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Plaistow called on Eric Pickles in farm row

The original Anaerobic Digester at Crouchlands Farm, built to process waste from the 700 head of cattle to generate electricity for the farm PICTURE BY STEVE COBB

The original Anaerobic Digester at Crouchlands Farm, built to process waste from the 700 head of cattle to generate electricity for the farm PICTURE BY STEVE COBB

RESIDENTS are calling on Eric Pickles to help them fight a development at a dairy farm.

Plaistow and Ifold Parish Council and Kirdford Parish Council have written to Eric Pickles, secretary of state for communities and local government, seeking action over a re-development at Crouchland Farm, in Plaistow.

Crouchland Biogas Limited is looking to convert the site to a gas and electricity generating plant.

District councillor Josef Ransley said: “I’m always concerned when individuals or companies seek to carry out development without the required planning consent.

“The recent activity at Crouchlands has been unlawful and has been causing concern to many residents and their rural environment.

“I’m pleased that following work of parish councils, both Chichester District and West Sussex County Planning Authorities served contravention and enforcement notices requiring the illegal commercial activity to cease. I will work with all the parties to ensure any future activity at Crouchlands is appropriate and lawful.”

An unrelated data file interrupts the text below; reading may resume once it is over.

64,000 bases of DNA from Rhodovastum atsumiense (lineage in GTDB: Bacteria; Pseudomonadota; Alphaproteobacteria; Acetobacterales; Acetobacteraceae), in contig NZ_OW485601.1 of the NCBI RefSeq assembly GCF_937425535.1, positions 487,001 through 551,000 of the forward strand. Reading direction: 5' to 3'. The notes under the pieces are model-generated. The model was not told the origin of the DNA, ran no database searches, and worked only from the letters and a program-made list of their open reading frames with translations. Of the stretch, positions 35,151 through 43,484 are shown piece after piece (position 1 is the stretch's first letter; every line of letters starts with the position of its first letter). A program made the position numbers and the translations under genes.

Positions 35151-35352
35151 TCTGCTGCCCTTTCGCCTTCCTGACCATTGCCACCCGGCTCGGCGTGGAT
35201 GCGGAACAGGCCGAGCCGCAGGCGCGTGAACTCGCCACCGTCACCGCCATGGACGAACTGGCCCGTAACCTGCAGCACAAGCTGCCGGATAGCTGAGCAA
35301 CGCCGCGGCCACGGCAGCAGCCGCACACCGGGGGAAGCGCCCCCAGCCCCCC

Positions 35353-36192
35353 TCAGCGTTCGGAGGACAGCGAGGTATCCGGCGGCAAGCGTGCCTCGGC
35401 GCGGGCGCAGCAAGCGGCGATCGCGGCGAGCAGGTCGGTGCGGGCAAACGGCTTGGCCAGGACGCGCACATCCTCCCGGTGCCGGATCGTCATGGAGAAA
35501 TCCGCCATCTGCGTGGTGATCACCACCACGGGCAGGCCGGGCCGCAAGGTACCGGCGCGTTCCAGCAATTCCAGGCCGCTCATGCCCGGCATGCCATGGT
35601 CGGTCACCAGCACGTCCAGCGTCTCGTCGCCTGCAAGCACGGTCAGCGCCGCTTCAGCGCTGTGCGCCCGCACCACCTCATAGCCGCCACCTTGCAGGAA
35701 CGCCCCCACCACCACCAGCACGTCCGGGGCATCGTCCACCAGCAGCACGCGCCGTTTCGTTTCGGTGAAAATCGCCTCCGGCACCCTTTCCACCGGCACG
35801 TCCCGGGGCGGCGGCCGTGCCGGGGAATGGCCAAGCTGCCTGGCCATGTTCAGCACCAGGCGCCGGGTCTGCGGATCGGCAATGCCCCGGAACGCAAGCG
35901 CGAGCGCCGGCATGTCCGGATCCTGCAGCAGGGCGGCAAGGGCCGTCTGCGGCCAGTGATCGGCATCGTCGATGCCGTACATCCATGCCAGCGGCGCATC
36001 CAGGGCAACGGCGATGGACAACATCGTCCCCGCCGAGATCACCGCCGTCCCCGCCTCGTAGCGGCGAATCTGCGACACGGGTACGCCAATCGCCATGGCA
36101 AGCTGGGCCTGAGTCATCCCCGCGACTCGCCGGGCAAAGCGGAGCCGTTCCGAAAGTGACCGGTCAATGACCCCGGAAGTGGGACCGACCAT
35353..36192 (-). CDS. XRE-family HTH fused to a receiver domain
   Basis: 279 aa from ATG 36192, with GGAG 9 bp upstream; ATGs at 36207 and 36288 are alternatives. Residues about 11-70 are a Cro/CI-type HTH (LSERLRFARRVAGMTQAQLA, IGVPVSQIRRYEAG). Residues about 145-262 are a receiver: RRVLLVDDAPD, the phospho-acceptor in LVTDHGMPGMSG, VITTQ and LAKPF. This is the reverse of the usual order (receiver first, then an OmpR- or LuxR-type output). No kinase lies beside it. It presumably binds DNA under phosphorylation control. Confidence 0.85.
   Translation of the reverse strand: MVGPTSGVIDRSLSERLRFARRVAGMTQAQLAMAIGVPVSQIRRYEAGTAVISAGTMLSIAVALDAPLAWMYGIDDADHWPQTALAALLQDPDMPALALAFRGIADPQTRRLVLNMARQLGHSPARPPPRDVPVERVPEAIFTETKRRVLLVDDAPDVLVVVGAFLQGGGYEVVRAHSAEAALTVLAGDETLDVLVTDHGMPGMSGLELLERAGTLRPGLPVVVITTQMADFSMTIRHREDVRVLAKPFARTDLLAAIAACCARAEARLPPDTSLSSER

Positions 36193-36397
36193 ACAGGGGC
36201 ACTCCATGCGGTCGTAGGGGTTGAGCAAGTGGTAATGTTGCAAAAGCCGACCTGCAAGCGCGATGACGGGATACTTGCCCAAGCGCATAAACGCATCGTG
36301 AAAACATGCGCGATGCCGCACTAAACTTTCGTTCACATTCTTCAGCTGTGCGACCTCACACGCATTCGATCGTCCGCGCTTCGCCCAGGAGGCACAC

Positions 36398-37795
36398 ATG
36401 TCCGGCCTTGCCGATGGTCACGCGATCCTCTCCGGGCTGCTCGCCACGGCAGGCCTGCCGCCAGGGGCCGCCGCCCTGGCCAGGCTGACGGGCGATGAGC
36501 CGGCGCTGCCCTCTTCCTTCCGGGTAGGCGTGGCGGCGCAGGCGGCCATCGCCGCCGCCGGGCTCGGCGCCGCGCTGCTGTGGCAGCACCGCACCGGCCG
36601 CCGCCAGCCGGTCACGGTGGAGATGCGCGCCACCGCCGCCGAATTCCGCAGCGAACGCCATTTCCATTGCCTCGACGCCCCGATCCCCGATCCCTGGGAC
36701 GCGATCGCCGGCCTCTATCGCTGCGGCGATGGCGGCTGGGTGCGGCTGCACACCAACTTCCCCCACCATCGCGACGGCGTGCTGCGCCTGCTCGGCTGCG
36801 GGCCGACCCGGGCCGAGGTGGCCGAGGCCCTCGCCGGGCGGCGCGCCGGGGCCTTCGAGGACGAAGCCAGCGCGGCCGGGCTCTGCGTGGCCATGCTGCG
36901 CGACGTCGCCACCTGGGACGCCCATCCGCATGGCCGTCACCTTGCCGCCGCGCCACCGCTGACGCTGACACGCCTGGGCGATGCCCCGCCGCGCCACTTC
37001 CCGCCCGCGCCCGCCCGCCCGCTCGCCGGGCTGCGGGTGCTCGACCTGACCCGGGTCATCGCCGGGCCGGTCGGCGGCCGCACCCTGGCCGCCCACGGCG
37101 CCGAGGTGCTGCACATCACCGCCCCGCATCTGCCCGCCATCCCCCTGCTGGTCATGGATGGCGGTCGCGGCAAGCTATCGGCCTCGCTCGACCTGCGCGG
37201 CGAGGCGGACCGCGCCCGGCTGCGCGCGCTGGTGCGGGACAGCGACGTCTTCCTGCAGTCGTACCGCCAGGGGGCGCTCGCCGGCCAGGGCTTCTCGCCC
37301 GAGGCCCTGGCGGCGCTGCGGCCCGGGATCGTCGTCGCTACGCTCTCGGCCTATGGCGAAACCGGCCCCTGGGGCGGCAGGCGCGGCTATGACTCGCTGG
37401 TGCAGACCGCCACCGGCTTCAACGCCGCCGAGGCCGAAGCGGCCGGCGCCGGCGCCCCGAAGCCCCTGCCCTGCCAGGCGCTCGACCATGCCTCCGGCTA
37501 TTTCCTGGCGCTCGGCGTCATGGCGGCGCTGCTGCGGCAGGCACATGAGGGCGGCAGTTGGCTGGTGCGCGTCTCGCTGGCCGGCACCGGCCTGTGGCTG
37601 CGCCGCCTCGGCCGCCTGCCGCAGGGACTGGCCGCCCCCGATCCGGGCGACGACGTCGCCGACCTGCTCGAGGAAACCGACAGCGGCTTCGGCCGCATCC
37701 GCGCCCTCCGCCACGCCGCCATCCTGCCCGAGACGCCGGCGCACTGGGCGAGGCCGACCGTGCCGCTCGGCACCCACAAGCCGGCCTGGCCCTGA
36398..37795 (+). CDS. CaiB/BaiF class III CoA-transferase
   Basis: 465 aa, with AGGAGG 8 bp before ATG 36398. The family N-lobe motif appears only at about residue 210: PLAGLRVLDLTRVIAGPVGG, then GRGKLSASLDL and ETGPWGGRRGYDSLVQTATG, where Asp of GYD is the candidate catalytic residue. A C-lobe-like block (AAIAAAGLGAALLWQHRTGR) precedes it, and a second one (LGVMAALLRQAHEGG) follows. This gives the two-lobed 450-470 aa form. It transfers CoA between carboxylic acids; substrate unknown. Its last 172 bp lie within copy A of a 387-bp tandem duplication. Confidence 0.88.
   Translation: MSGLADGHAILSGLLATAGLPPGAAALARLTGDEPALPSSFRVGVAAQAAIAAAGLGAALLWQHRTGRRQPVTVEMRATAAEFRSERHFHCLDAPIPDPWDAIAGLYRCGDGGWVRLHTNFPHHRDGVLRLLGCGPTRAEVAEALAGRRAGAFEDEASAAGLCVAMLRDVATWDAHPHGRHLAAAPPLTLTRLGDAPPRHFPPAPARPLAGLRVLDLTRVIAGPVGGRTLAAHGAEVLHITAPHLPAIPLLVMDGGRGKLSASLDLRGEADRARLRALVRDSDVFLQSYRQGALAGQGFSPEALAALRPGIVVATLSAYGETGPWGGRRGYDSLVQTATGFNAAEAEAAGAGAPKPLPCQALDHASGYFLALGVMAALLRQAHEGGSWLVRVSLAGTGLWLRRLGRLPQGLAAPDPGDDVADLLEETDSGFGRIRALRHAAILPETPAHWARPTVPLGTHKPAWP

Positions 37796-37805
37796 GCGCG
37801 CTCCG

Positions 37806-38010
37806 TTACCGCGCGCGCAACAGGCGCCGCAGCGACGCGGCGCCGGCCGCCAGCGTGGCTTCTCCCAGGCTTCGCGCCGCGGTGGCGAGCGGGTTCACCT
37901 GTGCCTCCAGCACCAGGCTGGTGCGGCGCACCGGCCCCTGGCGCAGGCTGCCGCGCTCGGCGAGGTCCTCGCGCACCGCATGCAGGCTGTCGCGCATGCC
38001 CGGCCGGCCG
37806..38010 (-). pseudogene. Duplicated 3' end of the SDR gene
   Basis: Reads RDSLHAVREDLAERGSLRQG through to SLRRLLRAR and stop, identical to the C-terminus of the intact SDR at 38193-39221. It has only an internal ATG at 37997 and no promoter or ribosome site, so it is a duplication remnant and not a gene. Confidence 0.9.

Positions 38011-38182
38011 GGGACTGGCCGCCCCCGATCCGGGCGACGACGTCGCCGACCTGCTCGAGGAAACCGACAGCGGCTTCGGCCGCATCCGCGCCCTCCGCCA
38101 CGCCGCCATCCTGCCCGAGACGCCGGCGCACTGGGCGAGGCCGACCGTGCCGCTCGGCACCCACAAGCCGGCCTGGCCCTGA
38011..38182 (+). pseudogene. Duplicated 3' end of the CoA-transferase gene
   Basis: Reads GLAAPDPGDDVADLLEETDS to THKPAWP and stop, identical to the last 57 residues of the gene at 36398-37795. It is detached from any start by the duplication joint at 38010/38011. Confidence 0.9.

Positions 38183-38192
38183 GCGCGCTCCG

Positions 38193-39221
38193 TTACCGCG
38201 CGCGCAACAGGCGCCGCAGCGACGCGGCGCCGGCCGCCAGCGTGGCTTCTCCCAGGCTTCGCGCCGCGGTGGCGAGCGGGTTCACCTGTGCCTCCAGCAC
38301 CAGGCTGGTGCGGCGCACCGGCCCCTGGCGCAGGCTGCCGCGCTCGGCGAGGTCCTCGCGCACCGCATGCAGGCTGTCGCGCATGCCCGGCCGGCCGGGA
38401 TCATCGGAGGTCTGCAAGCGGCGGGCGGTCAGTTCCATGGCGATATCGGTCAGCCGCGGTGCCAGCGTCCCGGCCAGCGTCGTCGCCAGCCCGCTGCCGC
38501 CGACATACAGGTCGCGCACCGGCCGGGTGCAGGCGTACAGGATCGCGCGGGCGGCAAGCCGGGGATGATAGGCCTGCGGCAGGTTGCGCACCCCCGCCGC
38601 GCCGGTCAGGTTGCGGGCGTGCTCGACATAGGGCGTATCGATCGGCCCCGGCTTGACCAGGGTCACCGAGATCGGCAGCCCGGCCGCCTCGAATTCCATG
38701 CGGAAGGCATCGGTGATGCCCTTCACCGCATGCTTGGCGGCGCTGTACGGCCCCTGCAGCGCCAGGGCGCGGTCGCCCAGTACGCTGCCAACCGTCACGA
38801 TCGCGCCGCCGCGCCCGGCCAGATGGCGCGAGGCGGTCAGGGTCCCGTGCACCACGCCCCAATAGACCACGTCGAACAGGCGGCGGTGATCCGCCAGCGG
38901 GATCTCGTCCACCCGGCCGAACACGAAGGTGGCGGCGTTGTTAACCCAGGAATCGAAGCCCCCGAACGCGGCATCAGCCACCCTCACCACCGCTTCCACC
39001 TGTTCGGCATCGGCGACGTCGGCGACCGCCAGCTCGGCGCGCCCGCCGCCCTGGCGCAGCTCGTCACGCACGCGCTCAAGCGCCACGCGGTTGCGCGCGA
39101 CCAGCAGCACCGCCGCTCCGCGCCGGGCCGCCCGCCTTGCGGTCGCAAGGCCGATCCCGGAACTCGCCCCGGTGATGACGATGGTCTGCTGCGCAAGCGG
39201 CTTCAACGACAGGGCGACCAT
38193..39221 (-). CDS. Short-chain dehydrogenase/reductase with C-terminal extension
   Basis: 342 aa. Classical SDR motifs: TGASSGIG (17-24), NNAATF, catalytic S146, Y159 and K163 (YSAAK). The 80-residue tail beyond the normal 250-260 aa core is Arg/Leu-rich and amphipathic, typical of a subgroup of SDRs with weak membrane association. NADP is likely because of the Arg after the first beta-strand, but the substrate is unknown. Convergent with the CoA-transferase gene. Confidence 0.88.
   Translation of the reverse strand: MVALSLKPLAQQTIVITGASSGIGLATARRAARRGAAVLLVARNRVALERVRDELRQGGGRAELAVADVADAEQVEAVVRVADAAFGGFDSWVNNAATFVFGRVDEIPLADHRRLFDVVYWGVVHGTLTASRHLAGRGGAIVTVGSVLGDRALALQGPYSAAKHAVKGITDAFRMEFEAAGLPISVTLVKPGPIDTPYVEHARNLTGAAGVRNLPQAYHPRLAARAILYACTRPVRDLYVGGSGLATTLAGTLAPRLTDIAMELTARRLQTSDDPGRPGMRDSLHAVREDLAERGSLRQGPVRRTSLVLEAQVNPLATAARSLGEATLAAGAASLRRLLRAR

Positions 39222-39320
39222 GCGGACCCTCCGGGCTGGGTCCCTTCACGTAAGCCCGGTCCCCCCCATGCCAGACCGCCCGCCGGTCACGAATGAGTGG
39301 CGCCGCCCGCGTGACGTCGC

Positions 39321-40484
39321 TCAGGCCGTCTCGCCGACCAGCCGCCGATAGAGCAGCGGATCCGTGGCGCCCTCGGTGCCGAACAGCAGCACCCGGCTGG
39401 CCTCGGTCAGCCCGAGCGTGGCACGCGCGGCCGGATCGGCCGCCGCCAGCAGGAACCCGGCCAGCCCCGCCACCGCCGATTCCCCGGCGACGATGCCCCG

Resident Paul Jordan said: “We were supportive of the original anaerobic digester at the farm.

“But now the dairy farm has all but gone, replaced by thousands of tonnes of waste being transported daily in huge HGV tankers, which are completely unsuitable for the rural lanes around Plaistow.”

A spokesman for Crouchland Farm said: “The anaerobic digestion plant at Crouchland Farm has been operating since 2009. It was one of the first plants of its kind in the UK and generates electricity sufficient to power more than 2,000 homes.

Recent plans to convert the plant from electricity export to biomethane generation, capturing and compressing the biogas for export into the national gas network for use in homes, is a 250 per cent more efficient use of the gas energy already produced and is driven by national energy policy.

Biomethane generated by 
the plant will provide energy to heat more than 7,000 homes all year round.

“We have been in discussions with the various authorities for over 18 months and a detailed planning application is now in process with West Sussex County Council, and all stakeholders will have an opportunity to comment,” said the spokesman.

“Our businesses employ 26 full-time staff, a significant contributor to the local rural economy. Many live and work on the farm.”

 

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